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on February 7, 2012
After reading "Take The Stairs" I can honestly say that my perspective has changed.

My perspective on how I approach business, my family, my friends, and life.

In business I apply Rory Vaden's principle of "The Law of the Pendulum" and am always reminding myself that if there is something I need to do... to just do it now! Pick up the phone, send the thank you card, read the book, etc.

In my family life I apply the "Rent Axiom". When it comes to being a good husband and father... I'm always reminding myself of Mr Vaden's idea that "success is never owned it's rented, and the rent is due everyday". And his joke is true... some days the rent is higher than others. :)

With my friends I'm always thinking about "Pain Paradox Principle". Knowing that if I don't make a decision everyday to be a good friend and make good decisions when spending time with my friends that the consequences of my small decisions that bring pleasure in the short term can have drastic effects in the long term.

In life I have truly found myself literally and figuratively taking the stairs. If there is something I don't want to do, I remind myself that "success means doing things that others won't".
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TOP 1000 REVIEWERon February 7, 2012
I've stayed up til almost 5am to read this book. This book has given me a good kick in the rear, which I've needed.

As close as I can describe, this is not your ordinary 'self-help' book. I don't necessarily agree with everything Mr. Vaden says in this book but it truly is full of some incredible wisdom and true, memorable gems.

This is a book for those of us who have either gone soft and quietly taken our lot or possibly for those of us who have worked hard for success and happiness yet still feel we are missing the mark. There is a great deal to be absorbed here. Read the first chapter on the kindle page for free and see if it speaks to you- it definitely did to me. If it doesn't capture you then it may not be the book for you as it continues in a similar vein.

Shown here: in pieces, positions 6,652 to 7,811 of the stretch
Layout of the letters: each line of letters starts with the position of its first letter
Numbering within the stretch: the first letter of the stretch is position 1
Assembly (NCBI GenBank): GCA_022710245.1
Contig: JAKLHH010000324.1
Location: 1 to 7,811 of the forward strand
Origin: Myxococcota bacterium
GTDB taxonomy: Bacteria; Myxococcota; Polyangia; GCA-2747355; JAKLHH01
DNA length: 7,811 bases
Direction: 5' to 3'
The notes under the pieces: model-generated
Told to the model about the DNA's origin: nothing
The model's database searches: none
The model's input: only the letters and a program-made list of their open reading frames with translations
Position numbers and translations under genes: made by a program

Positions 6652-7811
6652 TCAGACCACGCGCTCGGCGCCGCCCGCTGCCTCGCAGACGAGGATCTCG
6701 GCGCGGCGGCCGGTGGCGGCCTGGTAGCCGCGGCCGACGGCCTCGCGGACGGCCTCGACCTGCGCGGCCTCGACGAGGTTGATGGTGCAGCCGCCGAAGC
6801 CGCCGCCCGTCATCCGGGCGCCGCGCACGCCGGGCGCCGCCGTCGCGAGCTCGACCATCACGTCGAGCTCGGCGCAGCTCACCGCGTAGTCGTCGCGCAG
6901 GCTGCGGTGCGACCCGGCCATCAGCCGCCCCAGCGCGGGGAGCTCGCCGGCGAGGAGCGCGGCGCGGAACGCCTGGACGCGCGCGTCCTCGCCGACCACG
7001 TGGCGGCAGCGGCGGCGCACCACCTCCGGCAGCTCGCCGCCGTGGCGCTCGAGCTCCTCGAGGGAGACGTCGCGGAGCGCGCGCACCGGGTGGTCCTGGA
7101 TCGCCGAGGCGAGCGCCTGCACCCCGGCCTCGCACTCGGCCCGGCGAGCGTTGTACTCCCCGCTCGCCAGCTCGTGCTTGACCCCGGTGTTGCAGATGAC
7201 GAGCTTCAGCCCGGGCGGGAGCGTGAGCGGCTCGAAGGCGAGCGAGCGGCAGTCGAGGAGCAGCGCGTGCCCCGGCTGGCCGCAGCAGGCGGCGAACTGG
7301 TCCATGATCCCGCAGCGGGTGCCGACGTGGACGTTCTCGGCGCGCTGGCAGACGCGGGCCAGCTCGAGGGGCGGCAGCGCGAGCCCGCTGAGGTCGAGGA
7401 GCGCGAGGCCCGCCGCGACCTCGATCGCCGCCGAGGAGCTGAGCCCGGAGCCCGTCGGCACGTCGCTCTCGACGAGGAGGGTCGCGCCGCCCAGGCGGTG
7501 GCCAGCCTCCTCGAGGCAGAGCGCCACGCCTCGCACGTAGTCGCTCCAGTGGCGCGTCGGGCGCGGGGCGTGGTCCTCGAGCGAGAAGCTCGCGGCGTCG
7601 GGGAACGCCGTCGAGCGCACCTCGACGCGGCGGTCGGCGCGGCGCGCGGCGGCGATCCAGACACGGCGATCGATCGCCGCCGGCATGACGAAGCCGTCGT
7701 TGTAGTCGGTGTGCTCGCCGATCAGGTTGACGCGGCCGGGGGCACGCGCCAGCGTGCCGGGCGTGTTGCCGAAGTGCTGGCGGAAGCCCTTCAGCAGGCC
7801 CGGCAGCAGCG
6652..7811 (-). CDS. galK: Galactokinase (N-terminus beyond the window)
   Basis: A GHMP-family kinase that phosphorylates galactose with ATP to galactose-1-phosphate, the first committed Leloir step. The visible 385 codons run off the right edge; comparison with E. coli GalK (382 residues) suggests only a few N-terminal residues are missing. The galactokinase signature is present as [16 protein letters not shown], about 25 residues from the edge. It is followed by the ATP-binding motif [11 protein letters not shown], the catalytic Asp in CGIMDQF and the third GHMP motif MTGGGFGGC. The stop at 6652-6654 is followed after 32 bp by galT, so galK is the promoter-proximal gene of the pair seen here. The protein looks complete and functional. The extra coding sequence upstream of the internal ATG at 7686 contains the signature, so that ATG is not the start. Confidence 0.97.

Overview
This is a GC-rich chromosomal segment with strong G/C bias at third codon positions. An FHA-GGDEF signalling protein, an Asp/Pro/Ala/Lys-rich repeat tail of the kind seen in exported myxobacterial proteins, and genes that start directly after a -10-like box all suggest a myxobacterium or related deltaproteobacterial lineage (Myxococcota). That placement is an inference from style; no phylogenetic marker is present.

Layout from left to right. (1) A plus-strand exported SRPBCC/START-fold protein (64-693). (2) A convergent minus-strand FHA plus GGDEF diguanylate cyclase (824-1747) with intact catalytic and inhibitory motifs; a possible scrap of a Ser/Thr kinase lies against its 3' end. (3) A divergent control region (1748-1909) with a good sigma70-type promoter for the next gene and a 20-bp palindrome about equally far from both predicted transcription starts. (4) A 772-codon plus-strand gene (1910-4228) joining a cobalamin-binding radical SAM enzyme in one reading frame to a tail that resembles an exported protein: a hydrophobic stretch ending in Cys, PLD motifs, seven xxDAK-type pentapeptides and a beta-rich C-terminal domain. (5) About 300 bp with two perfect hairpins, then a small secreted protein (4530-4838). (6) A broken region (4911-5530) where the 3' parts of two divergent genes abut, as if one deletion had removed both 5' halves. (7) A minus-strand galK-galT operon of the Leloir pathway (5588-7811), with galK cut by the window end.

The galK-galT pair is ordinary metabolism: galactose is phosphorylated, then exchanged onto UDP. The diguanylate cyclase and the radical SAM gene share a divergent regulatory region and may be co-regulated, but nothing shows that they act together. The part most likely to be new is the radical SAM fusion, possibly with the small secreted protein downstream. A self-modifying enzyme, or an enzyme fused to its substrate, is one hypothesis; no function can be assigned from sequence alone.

Complacency and half-a**ing it have become the status quo for many in our society. It would be nice to blame our leaders, our government, the banks, the price of tea, etc. but this isn't really about that. This book is about deciding what you want then to do what you can to achieve your greatest success through hard work, commitment and self-discipline.

The author has broken the book up into several sections-the intro, chapters based on his 7 steps, an epilogue of some very impassioned encouragement to make a commitment to yourself and those around you and then (yes, a little more self-helpish) an action guide for implementing the steps. Some of that I could do without but the overall message is important: we have become soft and we need to do something about it. The happiness/success fairy is not going to magically bestow the life to which many believe they are entitled upon them. Vaden

For me, the commitment aspect hit me hard- possibly because I am an equestrienne and horses taught me early on that if you are going to go over a jump or decide to go somewhere, you must commit- or you fail at best, get seriously hurt at worst. The book is a quick read and Vaden pulls in numerous examples he calls 'case studies'. While anecdotal, they do a great deal to help understand his steps and point of view.

The author applies numerous economic principles (short run vs. long run, opportunity cost) and applies them in a psychological/sociological way. I highly recommend. I do want to warn that the author self-promotes his personal coaching program and supplies web references at the end of many chapters that I have not had a chance to vet out yet. I'm not a big fan of the whole self-promotion thing but Vaden has lots of good things to say. I think someone with a discerning mind and an interest in changing life-either in small or big ways- who can sift their personal grain-from-the-chaff will enjoy this book.